A mission statement outlines a startup’s underlying motivation for being in business. It spells out the contribution to society that the organization aspires to make. The mission statement is not a strategic objective, but rather the basis on which the strategic objectives and strategic plan are developed. This ensures that the startup’s goals derive from the basis on which the company was founded.
Not everyone agrees with the value of a mission statement. And many companies do well enough without one. We believe that creating a mission statement is important for startups. A well-formulated mission statement can form the nucleus of the startup by identifying what unites the stakeholders (customers, shareholders and employees).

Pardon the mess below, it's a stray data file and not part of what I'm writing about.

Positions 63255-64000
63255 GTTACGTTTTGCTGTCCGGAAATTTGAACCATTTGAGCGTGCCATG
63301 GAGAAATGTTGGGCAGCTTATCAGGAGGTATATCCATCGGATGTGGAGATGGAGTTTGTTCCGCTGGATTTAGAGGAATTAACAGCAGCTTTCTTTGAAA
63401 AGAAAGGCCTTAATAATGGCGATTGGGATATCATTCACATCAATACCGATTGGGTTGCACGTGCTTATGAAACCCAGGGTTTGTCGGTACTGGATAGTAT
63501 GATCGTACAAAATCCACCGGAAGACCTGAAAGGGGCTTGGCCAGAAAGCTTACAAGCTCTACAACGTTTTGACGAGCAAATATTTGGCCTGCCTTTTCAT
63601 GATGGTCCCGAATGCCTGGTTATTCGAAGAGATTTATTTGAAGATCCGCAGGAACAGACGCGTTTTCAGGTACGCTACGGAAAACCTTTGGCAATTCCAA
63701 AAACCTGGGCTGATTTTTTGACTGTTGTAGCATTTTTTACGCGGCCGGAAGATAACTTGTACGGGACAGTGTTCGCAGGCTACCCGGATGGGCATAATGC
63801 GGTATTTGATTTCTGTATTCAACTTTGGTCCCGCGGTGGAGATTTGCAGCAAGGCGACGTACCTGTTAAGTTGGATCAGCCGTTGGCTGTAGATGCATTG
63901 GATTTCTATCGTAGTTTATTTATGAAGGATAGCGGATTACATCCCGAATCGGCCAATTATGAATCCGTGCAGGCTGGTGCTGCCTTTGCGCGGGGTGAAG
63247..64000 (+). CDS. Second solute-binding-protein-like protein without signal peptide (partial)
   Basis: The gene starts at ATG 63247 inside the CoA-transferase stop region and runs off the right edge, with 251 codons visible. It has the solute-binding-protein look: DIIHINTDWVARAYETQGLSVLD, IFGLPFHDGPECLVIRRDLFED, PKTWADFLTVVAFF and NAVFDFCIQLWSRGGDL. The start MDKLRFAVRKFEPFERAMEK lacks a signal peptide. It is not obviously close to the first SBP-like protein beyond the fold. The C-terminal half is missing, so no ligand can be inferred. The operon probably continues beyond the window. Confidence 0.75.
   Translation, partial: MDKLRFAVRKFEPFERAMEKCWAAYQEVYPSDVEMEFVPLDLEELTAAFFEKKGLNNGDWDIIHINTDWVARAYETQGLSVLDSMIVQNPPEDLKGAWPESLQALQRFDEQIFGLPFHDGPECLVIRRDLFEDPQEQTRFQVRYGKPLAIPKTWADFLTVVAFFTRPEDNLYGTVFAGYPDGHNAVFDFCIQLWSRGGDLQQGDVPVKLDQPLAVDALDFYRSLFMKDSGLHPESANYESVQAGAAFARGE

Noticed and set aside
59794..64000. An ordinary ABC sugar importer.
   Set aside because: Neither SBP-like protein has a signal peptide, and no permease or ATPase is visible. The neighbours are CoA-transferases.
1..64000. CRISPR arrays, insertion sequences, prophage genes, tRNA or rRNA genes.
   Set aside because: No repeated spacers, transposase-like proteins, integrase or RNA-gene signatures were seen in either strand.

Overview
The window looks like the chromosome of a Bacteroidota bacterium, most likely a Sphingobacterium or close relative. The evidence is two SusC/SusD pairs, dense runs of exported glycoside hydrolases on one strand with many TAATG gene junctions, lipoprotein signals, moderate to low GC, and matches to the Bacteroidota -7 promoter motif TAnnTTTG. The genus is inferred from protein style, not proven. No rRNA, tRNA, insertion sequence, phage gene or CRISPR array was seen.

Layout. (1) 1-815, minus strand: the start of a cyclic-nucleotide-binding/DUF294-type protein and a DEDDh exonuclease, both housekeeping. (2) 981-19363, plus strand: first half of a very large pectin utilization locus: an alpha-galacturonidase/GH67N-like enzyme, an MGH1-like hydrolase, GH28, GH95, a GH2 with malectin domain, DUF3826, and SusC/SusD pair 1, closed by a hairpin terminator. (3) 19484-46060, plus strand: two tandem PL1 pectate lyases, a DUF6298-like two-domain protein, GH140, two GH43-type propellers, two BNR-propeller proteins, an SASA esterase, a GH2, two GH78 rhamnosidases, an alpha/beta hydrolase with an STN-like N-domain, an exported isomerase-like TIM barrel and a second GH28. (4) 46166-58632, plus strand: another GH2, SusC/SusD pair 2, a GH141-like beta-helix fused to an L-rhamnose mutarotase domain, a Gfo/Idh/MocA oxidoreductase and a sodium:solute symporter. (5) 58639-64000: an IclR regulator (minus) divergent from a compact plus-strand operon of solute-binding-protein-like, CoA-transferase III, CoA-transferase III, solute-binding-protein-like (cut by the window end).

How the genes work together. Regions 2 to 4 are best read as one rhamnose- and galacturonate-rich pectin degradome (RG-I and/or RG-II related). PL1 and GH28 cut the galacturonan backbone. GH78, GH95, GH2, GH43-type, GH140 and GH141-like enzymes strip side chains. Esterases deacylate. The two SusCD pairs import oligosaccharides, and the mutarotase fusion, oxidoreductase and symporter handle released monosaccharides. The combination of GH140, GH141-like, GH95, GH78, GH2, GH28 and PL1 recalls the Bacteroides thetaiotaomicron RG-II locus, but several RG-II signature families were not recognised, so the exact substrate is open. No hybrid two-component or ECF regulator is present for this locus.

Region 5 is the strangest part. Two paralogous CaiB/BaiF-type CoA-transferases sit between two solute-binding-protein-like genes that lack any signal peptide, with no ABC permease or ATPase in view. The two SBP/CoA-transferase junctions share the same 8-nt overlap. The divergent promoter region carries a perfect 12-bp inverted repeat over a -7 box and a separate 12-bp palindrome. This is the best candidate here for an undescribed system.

The mission statement appears at the first level in the hierarchy of company statements:
A mission statement serves as a guiding light for the company when creating the various company statements, although it is the least specific directive.
The mission statement describes a company’s objective, which is the first element in the company’s strategy statement. The objective is a definition of the ends that the mission (or strategy) is designed to achieve.
The elements of a mission statement may include:
A mission statement may be as brief as one sentence or several pages long. The following questions will help you frame a mission statement:
Kawasaki, G. (2004). The Art of the Start. London: Penguin Group. pp. 31-33.
Collis, D.J., and Rukstad, M.G. (2008, April). Can You Say What Your Strategy Is? Harvard Business Review, 1-10.
Aaker, D.A. (2001). Developing Business Strategies. New York: John Wiley & Sons. pp. 31-33.